Building and Development Permits and Licences
A development permit is required to construct a new building, alter an existing building, construct an accessory building, demolish an existing building, or change the use of a building or portion of a building within the Town of Bashaw, except where expressly exempted in Section 8 of the Land Use Bylaw. A development permit is also required for signs and fences.
Supporting plans and documentation and a recent title must accompany a development permit application.
Anyone can make an application, whether or not they own the property concerned, provided they have a letter of authorization from the current property owner.
Additional permits for buidling, electrical, plumbing, gas, and heating may also be required for most home renovations and constructions. It is always best to contact the Town of Bashaw Development Officer prior to commencing work to make sure that you have your permits in order, or in fact do not need a permit. Should work be done that requires but does not have a valid Building Permit, the Town will place a Stop Work Order on the premises and may levy fines or cause the work to be dismantled at the owner’s expense.
Once approval has been given for your development permit, buildings permits are available through IJD Inspections Ltd.
Please find applications for permits on our Building and Development Policies page.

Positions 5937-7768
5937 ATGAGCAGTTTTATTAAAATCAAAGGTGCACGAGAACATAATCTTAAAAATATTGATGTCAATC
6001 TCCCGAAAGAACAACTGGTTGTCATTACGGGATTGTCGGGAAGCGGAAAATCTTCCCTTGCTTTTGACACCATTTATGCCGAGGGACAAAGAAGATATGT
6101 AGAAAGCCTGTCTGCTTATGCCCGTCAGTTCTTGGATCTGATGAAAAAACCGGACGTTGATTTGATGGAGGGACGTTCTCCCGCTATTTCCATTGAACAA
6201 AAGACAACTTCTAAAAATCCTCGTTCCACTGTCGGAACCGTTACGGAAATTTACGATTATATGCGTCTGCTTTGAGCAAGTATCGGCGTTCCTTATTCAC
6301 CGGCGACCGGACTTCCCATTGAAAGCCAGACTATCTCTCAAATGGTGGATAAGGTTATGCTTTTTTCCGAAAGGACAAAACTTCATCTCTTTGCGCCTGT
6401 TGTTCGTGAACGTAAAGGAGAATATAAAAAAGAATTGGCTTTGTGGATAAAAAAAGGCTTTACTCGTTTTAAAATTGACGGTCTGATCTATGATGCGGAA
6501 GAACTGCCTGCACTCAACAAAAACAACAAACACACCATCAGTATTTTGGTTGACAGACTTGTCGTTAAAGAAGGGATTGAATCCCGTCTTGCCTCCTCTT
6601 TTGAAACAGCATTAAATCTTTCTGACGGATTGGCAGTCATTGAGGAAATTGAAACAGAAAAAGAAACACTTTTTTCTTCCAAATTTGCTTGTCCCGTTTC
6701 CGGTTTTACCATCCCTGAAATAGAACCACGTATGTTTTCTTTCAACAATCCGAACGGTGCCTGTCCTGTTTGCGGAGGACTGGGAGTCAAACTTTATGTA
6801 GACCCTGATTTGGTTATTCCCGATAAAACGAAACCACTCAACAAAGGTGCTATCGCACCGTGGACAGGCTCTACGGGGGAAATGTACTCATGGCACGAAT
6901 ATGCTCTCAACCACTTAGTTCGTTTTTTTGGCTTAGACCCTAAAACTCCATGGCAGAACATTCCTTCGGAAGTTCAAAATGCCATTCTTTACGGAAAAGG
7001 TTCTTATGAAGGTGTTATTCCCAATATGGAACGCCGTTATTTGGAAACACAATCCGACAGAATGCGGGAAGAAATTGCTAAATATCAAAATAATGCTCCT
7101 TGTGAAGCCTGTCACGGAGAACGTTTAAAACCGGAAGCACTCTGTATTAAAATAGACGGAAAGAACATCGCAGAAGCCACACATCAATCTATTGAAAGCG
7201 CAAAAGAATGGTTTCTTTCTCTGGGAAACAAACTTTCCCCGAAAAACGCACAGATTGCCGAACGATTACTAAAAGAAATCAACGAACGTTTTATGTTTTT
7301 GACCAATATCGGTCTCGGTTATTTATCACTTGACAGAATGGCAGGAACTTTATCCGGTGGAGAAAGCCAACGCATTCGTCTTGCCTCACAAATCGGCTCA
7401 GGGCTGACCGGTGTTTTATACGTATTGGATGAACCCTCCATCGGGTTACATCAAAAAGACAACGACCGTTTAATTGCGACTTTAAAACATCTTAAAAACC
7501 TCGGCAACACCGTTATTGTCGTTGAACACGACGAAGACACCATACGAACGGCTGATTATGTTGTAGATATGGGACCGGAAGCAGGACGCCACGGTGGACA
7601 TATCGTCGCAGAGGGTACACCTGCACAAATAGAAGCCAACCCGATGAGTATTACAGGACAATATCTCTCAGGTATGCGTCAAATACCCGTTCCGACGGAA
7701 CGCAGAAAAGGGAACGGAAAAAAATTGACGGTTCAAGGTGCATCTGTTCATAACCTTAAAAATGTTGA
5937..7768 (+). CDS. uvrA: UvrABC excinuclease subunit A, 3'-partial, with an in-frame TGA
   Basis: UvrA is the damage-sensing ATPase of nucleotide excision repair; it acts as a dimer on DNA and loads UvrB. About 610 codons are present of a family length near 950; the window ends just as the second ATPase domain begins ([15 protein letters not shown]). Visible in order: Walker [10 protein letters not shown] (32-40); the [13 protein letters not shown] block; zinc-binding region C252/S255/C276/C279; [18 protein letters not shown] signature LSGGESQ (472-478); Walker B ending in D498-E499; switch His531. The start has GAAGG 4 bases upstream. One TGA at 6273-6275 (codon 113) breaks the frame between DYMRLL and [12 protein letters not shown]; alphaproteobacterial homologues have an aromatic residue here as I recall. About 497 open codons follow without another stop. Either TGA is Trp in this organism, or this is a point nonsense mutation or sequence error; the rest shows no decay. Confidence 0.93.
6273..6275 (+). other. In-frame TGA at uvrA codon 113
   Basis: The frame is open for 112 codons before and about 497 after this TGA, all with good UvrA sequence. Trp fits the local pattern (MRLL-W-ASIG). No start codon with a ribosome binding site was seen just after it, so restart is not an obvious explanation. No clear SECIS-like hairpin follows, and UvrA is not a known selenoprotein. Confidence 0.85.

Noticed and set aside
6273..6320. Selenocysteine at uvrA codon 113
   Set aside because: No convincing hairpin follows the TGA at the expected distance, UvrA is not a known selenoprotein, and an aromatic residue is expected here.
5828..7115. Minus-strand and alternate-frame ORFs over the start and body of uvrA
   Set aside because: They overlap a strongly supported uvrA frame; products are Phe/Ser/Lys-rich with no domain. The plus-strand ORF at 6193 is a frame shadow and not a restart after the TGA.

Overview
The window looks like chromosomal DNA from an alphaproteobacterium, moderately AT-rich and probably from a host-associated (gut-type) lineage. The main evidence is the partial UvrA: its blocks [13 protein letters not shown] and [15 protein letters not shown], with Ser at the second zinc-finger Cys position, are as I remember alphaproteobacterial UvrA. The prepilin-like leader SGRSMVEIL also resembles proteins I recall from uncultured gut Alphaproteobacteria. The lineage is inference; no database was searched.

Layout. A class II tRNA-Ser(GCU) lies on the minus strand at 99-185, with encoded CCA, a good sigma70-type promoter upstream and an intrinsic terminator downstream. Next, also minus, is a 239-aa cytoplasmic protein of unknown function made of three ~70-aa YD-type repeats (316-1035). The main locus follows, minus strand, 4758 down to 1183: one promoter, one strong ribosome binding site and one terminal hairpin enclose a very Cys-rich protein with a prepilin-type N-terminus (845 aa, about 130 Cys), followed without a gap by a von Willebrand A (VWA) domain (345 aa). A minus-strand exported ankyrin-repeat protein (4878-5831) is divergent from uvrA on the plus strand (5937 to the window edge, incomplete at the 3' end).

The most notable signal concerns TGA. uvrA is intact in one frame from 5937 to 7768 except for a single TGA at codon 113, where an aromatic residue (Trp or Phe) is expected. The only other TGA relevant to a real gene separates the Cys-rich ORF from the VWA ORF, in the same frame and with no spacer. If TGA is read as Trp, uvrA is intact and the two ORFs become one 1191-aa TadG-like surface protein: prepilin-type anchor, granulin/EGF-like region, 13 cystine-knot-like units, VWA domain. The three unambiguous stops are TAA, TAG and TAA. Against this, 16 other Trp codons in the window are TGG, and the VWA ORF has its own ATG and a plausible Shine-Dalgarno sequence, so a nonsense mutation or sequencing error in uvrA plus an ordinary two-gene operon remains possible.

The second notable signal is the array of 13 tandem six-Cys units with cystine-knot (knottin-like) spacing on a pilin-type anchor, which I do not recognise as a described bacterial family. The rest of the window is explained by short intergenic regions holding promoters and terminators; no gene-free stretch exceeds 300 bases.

Building Code Information
New requirements came into effect on December 1, 2017 for residential builders in Alberta. All residential builders in Alberta are required to have a builder licence in order to obtain permits for new homes and to construct new homes.
Don’t wait! You are encouraged to apply for your full licence now, in advance of the construction season, to avoid delays that could impact your business.
Who Requires a Builder Licence?
If you build residential homes in Alberta, you will need a builder licence. You can apply for either a General Contractor or a Developer Licence.
A General Contractor licence is required for homes where the Alberta Building Code does not require the involvement of a coordinating registered professional. This includes homes that are up to four dwelling units.
A Developer licence is required for homes where the Alberta Building Code requires the involvement of a coordinating registered professional. This includes homes that are five or more dwelling units.
When Should I Apply?
Don’t wait! You are encouraged to apply for your licence now. Applying now will avoid processing delays that could impact your business.
What if I Have a Provisional Licence? Do I Still Need to Apply?
Your provisional licence is set to expire on May 1st, so you will need to submit an application for a full licence in advance of May 1st to ensure there are no interruptions to your business. If you wait until the last minute, your licence may not be processed by the time your provisional licence expires. This will impact your ability to obtain building permits for new homes and to register new homes.
In order to submit an application for a full licence, you will need to go through all four steps outlined below.
Ho Do I Apply?
Step 1: Request access to the New Home Buyer Protection System Builder’s Portal.
Step 2: Fill out your builder profile.